If Sara Netanyahu asked me to tea (which she won’t), I would totally say yes, and not for the reason some might think (opportunistic writer who’ll kiss anybody’s a– for a story! Well, maybe in my ’20s…)

It has more to do with Vanity Fair than vanity.

Maybe last month’s excellent Vanity Fair profile of Israeli PM Benjamin Netanyahu left more questions asked than answered, but among its many interesting sentences was this: “For all his country’s successes in high tech, he doesn’t much use a computer, or surf the Web, or text; in his spare time he reads McKinsey reports and books on Jewish history or biographies–”

As if to shore up that observation, the piece invoked the shivah for Sara’s father, Shmuel Ben-Artzi, and suggested that she more or less hornswoggled her husband into reading some of her late father’s work when the PM might otherwise have been tooling with his Blackberry, texting or cheering on the latest Israeli start-up.

Good.

There is something fundamentally lacking from both American and Israeli start-up culture and that is this: a near complete absence of culture. A dearth of depth. An outwardly suave but essentially bloodthirsty hunt for venture capital and greasing of the purse strings of the diabolically named “angel” investors in the hope of underwriting the next big Facebook du jour.

Make that stupid Facebook du jour. Start with the epicenter of digital hell: Silicon Valley. Show me how even one-tenth of the start-ups that  have emerged from that intellectually scintillating region have actually done anything other than fattened a few corporate drones’ bottom lines and promoted creative decay and maybe I’ll be nine-tenths on the way to believing you.

Because empirical analysis points to colossal waste of time and regression of the culture: unchecked capitalism, or rather capitalism, throws humanity to the wolves just as fecklessly as did Soviet communism. It’s stupid, pointless, raw, anti-revolutionary, conformist and above all, troublingly misogynistic.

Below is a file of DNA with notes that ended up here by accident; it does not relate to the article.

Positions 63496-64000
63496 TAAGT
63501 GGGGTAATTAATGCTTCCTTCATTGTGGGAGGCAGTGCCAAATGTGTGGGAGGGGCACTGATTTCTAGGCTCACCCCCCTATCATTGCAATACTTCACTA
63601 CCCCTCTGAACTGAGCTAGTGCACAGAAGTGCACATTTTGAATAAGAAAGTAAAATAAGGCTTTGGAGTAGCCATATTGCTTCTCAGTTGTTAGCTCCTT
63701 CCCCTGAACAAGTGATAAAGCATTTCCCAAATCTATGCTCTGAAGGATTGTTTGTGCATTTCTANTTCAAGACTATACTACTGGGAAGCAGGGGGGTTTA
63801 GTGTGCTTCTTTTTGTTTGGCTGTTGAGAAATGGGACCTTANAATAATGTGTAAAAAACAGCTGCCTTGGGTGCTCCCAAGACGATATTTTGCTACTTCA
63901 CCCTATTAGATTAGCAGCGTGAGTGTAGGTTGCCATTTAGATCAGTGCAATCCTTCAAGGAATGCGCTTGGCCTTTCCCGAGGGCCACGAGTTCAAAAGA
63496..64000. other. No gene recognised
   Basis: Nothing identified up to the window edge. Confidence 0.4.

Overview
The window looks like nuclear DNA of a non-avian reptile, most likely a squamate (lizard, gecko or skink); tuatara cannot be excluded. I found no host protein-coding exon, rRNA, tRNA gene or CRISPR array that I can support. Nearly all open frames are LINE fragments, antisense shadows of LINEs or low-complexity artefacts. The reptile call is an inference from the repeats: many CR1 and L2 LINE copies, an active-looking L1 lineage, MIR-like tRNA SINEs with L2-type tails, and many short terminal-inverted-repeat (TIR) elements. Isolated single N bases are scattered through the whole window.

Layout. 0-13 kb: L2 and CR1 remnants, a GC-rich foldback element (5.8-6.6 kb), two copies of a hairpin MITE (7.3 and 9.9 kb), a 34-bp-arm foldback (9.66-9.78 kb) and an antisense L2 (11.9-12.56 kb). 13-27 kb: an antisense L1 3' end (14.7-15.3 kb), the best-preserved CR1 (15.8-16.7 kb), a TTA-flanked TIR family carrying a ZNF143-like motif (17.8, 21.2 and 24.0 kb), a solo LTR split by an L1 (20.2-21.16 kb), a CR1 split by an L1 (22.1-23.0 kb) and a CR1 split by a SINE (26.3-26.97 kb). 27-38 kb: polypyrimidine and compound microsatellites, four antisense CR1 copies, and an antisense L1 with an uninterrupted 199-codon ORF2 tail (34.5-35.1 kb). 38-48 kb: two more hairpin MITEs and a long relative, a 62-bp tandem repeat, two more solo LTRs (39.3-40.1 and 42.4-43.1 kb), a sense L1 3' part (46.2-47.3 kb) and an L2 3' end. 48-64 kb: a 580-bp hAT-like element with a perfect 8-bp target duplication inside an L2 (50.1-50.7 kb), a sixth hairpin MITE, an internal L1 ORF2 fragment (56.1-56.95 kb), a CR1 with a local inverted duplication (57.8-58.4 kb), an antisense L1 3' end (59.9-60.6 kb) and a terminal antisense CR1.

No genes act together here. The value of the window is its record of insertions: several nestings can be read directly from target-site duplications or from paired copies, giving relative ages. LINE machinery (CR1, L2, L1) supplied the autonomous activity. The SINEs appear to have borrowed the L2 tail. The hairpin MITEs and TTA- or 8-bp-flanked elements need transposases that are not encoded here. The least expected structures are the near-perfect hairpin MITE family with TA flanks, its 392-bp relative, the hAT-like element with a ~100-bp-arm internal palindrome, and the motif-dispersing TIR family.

Enough of these blurred visionaries, virtually all male and all poorly dressed, co-opting and despoiling the English language with inane start-up names like PickleFeather and PluckNose and WaPoo…linguistic testament to the mind-blowingly selfish and reductive nature of the whole enterprise.

No one could ever mistake San Jose for Rome. Hell, it terms if what it has done for humanity, it isn’t even Palermo. Humanity has been more enriched by street art in Tel Aviv than by anything to ever come out of Northern California other than the original Banana Republic clothing and fermented grape juice.

If American start-up culture is stripped of all sense of culture from the get-go — and it is — where does that leave Israel’s? In a fragile place.

Are there exceptions? Are their some smart start-ups out there which on balance have done more to enrich society than thin out humans’  wallets so that VC fatcats can flit from capital to capital in their shiny corporate jets? Sure.

Just, not enough.

If ever there were an industry that needs to impose compulsory education in the humanities on its “workers,” it’s the tech start-up industry. Poetry! Philosophy! Quiet contemplation colored by the likes of Shmuel Ben-Artzi and, why not, Lady Gaga? Because most start-ups have no sense of fun either — there’s nothing light and bubbly about wanting to make money simply for the sake of making money.

It’s what makes New York ultimately a horrifying place, and Silicon Valley a boring place.

Where does that leave Tel Aviv? Give women like Sara Netanyahu more credit, and that leaves it with one amazing asset: Potential.